Jaishankar says no language will be imposed, will consult states
Amid raging controversy over the draft national education policy, which favours making teaching of Hindi compulsory up to Class 8, Union external affairs minister S Jaishankar on Sunday reiterated the government’s stand that it respected all languages and no language would be “imposed”.
“The national education policy as submitted to the HRD Minister is only a draft report. Feedback shall be obtained from general public. State governments will be consulted. Only after that the draft report will be finalised. The government of India respects all languages. No language will be imposed,” he said in a tweet.
The minister’s remark comes in the wake of apprehensions expressed by political parties and academicians in Tamil Nadu, Telangana, Andhra Pradesh and West Bengal over the draft education policy. They have cautioned the Centre against imposing any language against the wishes of states.
Earlier, the central government said it had not taken a decision on the draft education policy and had no intentions to impose any language.
The Kasturirangan Committee has recommended teaching of Hindi, English and one regional language in the non-Hindi states; and Hindi, English and one modern Indian language from other parts of the country in Hindi-speaking states.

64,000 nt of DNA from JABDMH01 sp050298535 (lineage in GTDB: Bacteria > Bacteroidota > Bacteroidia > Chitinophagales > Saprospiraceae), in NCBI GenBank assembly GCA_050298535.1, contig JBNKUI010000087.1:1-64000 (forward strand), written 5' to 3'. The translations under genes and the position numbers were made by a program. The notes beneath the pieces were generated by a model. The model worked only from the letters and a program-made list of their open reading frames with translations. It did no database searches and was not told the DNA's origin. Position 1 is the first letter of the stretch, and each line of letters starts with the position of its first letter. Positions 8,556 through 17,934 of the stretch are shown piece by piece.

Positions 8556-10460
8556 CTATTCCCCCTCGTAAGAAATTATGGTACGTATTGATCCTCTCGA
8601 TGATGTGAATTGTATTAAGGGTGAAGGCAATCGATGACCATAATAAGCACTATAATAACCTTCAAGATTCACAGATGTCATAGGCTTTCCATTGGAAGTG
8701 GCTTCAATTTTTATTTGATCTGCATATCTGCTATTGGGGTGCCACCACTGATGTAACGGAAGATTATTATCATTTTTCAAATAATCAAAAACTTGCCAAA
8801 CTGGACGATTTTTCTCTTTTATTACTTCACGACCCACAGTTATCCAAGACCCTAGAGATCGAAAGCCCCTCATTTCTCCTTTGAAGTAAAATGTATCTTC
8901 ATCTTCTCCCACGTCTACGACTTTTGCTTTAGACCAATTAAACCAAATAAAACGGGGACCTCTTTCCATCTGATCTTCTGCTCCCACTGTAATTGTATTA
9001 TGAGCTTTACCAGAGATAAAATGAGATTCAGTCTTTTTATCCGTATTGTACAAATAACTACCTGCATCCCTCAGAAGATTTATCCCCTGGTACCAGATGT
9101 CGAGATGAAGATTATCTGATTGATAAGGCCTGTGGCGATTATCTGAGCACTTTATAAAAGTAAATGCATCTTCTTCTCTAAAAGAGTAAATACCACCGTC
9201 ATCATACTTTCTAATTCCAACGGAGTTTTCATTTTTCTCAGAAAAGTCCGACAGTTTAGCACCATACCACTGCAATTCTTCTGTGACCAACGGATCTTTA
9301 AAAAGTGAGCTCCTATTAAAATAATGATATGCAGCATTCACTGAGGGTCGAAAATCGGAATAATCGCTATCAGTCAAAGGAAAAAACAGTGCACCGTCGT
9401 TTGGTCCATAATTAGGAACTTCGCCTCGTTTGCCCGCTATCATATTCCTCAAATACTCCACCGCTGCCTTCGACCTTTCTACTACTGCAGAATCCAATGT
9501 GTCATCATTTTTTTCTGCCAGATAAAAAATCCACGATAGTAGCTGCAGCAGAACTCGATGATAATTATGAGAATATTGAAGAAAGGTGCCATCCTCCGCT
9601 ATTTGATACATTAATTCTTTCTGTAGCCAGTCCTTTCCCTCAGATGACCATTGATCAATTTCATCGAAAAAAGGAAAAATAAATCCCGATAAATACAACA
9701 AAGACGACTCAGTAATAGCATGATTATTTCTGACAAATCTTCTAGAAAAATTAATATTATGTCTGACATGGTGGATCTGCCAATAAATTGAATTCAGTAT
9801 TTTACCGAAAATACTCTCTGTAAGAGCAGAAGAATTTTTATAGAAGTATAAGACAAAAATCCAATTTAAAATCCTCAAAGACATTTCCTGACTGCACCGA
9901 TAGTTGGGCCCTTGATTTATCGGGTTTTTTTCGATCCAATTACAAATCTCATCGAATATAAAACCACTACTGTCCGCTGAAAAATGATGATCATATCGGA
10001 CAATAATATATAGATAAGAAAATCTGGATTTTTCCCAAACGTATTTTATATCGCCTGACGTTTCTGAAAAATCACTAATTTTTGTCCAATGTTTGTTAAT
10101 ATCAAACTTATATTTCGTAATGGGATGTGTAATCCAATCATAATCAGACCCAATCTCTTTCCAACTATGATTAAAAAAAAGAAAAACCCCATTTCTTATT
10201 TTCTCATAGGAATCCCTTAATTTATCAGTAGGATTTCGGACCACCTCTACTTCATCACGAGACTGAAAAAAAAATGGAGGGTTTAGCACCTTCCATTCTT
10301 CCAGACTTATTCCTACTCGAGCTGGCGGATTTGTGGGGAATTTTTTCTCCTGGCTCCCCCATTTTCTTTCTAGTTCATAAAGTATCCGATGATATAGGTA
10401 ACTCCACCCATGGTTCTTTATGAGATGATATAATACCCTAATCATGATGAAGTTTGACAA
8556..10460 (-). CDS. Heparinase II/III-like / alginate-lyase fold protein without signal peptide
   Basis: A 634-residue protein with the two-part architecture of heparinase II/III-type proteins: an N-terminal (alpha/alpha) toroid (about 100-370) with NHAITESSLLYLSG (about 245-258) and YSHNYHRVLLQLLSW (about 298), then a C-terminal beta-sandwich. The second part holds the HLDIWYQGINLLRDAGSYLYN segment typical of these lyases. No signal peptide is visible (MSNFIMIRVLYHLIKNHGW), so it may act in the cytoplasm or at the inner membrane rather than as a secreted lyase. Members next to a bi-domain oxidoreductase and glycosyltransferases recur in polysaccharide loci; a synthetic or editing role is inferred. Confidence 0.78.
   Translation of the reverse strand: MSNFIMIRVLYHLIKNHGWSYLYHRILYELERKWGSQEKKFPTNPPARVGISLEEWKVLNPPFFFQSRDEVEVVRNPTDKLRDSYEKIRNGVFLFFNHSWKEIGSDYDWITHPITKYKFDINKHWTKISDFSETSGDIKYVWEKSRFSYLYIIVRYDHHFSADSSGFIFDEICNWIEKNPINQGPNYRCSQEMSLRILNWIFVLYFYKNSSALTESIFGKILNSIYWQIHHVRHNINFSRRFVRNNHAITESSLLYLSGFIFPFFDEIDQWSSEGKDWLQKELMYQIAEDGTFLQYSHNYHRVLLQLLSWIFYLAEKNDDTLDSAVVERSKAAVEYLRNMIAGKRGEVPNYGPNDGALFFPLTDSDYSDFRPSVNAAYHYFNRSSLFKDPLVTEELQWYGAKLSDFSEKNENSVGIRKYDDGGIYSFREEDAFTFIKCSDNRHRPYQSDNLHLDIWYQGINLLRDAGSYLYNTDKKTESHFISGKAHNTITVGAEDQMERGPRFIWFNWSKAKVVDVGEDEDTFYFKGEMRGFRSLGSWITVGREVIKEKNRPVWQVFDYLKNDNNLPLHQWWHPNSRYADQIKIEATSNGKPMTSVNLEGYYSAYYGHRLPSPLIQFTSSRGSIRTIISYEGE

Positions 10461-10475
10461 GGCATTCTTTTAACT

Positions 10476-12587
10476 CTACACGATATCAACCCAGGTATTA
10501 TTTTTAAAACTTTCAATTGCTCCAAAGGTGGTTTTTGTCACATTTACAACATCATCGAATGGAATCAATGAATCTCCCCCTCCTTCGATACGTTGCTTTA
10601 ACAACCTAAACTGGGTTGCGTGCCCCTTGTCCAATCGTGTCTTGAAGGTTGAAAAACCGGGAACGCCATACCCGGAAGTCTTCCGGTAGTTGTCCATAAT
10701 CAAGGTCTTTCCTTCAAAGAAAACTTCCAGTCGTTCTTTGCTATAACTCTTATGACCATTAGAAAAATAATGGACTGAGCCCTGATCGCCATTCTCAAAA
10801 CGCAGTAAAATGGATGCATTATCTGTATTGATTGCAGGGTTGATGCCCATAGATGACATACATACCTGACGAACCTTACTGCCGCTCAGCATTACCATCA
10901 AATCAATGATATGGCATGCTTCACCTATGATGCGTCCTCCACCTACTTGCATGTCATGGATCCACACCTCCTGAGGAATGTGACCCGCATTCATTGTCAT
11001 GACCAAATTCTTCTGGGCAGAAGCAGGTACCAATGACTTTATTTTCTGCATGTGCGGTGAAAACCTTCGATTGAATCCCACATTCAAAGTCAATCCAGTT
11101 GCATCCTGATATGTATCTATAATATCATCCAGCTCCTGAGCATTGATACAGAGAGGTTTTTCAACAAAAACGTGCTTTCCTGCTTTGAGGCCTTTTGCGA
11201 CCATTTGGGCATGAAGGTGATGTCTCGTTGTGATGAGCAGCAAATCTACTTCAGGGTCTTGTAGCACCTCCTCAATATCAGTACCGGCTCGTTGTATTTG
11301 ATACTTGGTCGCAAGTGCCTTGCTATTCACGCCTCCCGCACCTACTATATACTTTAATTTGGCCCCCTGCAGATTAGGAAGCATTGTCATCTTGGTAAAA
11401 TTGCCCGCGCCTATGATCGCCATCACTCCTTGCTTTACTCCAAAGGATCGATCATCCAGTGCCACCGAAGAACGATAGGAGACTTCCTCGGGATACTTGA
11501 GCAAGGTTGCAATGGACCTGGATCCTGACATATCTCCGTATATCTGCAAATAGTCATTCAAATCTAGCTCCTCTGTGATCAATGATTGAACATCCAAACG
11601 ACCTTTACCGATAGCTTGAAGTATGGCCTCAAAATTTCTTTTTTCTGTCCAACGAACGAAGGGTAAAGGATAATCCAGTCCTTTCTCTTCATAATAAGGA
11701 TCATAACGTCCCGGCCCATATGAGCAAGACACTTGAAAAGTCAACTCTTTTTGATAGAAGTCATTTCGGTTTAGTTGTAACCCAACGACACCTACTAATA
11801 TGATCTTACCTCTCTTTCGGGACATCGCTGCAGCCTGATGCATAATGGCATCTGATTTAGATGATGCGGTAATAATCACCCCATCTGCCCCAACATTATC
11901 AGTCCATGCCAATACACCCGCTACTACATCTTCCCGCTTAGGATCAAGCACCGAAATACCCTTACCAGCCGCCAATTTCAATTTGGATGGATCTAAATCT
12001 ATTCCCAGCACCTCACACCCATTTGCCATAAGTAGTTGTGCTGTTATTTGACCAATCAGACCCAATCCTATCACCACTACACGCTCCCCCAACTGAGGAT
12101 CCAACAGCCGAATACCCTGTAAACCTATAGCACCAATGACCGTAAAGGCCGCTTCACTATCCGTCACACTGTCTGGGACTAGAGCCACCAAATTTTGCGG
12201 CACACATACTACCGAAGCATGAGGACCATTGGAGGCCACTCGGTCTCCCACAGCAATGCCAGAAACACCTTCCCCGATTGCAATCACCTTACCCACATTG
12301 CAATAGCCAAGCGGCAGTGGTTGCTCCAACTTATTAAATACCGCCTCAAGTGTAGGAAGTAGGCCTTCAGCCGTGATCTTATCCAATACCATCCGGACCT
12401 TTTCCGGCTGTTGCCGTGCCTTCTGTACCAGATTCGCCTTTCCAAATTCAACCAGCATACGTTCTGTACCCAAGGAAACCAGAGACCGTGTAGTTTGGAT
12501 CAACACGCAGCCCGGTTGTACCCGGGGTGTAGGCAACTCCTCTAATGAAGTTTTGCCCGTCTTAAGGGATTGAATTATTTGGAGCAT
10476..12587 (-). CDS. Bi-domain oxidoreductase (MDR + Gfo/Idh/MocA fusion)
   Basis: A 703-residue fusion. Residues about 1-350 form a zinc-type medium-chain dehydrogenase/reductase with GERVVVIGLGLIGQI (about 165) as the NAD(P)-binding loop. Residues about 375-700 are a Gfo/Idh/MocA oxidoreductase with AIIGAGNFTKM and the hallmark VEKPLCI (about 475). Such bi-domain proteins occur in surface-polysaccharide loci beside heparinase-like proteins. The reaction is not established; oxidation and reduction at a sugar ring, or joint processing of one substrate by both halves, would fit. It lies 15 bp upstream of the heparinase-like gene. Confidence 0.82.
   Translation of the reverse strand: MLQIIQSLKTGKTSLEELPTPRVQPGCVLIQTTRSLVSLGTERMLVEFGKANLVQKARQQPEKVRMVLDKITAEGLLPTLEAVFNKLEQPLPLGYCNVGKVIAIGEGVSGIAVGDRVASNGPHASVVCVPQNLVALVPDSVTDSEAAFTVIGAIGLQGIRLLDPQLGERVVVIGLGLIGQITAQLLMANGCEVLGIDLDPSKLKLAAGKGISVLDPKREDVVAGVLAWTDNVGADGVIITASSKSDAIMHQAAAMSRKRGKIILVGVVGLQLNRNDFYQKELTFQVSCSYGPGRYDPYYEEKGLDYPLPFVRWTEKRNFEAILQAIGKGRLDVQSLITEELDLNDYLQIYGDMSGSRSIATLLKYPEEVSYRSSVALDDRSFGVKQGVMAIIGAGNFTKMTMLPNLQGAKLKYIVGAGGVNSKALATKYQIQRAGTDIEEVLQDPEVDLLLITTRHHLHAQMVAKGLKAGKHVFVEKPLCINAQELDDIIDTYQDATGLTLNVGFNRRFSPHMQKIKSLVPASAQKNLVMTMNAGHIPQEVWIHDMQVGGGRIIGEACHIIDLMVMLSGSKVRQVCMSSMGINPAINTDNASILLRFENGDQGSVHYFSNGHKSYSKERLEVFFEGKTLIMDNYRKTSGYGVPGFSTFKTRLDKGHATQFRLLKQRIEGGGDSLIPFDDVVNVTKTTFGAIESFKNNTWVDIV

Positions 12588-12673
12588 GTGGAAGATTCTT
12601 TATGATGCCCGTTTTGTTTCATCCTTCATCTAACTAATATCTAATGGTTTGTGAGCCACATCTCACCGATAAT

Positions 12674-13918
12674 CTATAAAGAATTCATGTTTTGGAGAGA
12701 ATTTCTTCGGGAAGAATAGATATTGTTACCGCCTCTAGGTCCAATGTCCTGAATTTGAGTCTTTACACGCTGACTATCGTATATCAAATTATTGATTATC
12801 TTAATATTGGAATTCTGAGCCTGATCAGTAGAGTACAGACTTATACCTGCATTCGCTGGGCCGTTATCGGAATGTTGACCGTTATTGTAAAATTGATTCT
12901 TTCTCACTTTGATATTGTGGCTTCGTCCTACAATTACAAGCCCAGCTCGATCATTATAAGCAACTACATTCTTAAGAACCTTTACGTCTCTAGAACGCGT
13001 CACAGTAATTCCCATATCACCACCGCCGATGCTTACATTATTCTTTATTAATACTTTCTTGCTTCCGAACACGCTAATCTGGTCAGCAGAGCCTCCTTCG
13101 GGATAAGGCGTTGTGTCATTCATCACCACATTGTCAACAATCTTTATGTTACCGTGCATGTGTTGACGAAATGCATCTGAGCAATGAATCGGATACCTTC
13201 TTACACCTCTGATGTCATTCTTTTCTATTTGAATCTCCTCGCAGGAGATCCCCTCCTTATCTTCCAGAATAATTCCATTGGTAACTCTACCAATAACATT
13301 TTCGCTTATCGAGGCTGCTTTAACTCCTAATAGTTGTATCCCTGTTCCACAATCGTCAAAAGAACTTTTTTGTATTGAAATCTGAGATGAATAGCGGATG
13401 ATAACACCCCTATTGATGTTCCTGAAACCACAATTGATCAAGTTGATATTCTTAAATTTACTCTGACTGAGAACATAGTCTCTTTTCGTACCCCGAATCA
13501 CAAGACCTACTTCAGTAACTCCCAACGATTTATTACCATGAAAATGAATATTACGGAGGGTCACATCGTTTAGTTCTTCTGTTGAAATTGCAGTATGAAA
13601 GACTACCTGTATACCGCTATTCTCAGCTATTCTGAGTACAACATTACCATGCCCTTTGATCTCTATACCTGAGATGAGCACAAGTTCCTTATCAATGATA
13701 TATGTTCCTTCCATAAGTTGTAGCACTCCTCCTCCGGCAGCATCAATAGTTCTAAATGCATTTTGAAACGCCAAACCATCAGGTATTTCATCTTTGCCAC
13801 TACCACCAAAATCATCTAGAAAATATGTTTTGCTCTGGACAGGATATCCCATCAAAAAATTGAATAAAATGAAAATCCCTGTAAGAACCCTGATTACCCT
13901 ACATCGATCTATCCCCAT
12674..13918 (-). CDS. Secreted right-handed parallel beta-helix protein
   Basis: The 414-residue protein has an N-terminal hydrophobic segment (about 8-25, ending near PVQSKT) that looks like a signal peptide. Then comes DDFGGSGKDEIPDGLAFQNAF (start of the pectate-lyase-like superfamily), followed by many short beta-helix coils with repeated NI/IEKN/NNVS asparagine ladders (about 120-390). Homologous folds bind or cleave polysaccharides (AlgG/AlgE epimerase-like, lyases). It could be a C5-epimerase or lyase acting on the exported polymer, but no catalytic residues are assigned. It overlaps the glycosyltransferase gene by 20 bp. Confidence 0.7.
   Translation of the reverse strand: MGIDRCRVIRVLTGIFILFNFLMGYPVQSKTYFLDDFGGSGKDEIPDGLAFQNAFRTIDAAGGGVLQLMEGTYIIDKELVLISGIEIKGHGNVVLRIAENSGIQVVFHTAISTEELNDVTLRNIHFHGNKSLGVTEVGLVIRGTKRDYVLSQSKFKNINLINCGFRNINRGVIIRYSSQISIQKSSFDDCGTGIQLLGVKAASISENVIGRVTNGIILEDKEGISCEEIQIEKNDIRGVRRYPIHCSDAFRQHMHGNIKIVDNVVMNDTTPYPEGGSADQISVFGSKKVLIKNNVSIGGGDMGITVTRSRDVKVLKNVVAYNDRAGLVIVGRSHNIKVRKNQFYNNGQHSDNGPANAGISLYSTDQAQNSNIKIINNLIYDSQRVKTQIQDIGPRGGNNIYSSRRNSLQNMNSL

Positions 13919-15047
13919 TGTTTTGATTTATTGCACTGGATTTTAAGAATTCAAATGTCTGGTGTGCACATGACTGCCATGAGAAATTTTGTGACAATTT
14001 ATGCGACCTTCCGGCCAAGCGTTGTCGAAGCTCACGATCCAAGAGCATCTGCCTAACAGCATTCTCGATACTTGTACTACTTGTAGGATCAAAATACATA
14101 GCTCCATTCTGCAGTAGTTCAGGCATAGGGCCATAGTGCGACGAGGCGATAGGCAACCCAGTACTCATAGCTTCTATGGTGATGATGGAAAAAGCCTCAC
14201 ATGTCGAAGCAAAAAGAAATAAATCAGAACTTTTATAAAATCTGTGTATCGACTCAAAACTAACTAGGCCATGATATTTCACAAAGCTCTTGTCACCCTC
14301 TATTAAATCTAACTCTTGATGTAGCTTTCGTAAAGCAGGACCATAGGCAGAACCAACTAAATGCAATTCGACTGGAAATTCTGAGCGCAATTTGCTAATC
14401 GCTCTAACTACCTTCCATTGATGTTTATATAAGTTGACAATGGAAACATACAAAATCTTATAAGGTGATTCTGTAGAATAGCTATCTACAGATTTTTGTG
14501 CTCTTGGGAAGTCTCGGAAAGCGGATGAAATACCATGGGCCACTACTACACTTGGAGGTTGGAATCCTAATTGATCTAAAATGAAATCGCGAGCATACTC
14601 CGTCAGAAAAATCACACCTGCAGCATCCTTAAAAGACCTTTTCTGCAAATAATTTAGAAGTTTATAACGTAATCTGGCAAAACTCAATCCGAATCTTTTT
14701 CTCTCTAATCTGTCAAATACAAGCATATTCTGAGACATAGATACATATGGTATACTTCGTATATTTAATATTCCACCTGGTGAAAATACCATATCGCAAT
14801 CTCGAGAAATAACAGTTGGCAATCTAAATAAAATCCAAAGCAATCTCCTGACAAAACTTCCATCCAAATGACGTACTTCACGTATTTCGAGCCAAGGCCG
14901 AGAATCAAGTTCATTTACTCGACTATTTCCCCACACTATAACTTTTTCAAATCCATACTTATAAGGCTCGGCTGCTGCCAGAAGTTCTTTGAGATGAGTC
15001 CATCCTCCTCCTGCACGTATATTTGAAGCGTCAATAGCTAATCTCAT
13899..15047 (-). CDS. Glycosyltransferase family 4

Vice President MVenkaiah Naidu on Sunday urged all stakeholders to go through the entire report, instead of reacting hastily. “I urge everybody... don’t be hasty before coming to conclusions. Go through entire report, study, discuss and analysis and react so that government can act after the discussions,” he said while addressing the “Industry Academy Interaction for Improvement of Quality of Academics” organised by the Indian Institute of Petroleum and Energy (IIPE) here.
He said that the core issues of education agitating minds of the people were very important and they deserve attention by all concerned.
“In our country some people for political or other reasons have the habit of immediately saying something by seeing newspaper headlines,” he said in an obvious reference to reaction by political parties from Tamil Nadu, which alleged that the proposed policy is aimed at imposing Hindi.
“We should not be seen quarrelling on languages,” he remarked.
“Children are able to understand basics better in mother tongue. Learning English is also required but that should be after laying the foundation,” he said.
He suggested that north Indians should learn south Indian languages and south Indians should learn north Indian languages for national integration.